Following on from the piece in TESS two weeks ago, which considered the implications of proposed increases to employee pension contributions, I wanted to highlight the need for everyone responding to the consultation to call on the government to think again.
The UK government decided that public-sector pensions needed reform without first doing a scheme valuation. They also decided that before the redesign it was necessary that teachers should pay more into pensions and those in receipt of a pension should get less (changing the revaluation factor from the retail price index to the consumer price index).
The Scottish government has been clear in its condemnation of the UK government's decision to increase pension contributions but claims that, owing to the budget squeeze and HM Treasury rules, its hands are tied.
Now we are all invited to respond to a consultation on another round of employee contribution increases - increases which have: not been justified by a scheme valuation; come on top of a pay freeze; follow increases last year; precede a promised increase next year; will be overlaid by a revamped pension scheme which will offer less value, despite increasing pension age; and will no doubt be subject to further scrutiny if the opt-out to the State Second Pension is removed in 2017 as planned.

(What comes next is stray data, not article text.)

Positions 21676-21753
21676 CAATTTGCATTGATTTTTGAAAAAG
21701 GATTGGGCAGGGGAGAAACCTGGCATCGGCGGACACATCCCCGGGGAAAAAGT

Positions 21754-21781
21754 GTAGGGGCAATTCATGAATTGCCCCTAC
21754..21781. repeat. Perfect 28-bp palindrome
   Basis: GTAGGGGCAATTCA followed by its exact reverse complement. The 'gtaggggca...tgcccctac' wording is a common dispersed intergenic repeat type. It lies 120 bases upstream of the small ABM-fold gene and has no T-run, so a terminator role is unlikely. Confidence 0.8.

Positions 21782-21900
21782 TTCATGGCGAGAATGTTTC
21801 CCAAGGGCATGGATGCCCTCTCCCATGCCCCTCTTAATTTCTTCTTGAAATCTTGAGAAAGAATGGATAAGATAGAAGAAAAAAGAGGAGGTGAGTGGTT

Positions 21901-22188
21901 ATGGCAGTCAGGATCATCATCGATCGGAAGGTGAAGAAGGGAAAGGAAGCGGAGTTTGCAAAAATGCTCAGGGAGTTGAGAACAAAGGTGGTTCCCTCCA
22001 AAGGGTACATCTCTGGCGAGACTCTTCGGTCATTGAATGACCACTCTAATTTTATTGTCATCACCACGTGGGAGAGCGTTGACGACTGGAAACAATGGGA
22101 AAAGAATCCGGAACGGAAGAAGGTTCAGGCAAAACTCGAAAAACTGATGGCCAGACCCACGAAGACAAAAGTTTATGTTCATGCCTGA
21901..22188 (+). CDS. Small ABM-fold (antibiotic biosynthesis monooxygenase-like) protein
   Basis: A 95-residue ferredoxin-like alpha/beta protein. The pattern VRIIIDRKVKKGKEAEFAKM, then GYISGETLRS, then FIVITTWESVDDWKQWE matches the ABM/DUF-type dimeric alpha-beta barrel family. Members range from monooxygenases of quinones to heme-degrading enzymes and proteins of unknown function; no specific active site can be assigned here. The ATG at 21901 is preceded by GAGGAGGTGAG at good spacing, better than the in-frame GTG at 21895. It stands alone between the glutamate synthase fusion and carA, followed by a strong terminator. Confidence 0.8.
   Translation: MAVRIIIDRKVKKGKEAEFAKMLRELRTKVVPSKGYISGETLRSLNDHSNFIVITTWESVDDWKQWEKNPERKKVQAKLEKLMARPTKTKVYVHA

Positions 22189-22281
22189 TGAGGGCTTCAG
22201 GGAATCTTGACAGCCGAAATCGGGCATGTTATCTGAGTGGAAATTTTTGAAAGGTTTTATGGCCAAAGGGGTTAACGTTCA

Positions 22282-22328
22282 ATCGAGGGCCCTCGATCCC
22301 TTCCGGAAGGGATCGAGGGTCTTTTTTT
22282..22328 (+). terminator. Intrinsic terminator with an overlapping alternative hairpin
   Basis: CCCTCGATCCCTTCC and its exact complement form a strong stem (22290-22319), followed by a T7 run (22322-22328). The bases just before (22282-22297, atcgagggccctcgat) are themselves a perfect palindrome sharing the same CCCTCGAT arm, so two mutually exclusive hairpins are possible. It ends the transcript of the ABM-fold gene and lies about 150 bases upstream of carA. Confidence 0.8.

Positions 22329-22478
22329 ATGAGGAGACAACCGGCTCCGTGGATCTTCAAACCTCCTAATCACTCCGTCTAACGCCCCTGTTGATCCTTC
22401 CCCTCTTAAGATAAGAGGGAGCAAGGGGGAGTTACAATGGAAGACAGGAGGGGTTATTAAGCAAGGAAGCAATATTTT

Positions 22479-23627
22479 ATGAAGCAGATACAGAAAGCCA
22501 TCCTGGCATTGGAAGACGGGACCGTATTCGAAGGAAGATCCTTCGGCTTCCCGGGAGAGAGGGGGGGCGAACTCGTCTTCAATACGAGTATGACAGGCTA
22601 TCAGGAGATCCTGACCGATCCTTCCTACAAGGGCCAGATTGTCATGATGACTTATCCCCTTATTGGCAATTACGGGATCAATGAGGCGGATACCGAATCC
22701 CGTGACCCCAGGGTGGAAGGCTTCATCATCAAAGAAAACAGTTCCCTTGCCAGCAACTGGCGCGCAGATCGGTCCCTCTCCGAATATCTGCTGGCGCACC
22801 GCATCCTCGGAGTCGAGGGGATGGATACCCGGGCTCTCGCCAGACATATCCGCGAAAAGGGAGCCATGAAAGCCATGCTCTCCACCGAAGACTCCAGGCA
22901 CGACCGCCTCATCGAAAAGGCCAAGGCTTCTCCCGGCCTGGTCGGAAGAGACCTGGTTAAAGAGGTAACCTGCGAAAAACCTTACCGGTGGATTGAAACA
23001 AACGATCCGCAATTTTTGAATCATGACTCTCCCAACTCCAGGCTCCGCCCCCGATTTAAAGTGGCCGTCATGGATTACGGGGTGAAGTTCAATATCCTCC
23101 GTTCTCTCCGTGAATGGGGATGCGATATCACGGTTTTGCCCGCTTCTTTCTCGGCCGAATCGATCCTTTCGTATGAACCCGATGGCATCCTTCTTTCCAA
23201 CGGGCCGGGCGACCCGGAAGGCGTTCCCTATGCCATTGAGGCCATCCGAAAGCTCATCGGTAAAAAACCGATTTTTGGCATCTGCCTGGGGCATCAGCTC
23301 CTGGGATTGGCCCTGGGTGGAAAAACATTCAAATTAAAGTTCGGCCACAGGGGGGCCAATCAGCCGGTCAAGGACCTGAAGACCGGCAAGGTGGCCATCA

In responding to this latest consultation, I would urge everyone to make clear that they are opposed to any increase. After that, I realise that we may have different views about how any increase should be applied if the Scottish government is determined to implement it.
The AHDS union agrees that the lowest paid in the profession should not face any further increase in contributions and believe that the threshold of #163;25,999 proposed in the government's consultation should offer a good insurance against opt-outs. Beyond that level, we believe that there should be a flat-rate percentage increase in employee contributions - just as any salary increase is agreed on a flat rate for the profession as a whole. We are clear in our view that this is the fairest approach to implementing this wholly unfair increase in contributions.
We have headteacher members who have been hit in recent years by the loss of tax credits, a tiered increase in pension contributions last year and the removal of, or reduction in, child benefit this year. It is easy to understand their frustration and bewilderment when they are faced with the prospect of further tiered increases. Some tell me that they were better off before taking up a headship some years ago. This can only worsen the significant problems faced by councils trying to recruit heads.
Perhaps the time has come for the Scottish government to look again at whether it can plug the gap or find the resource to help local government to offer a better salary settlement for 2013 to offset these UK government-designed increases?
Greg Dempster, AHDS general secretary.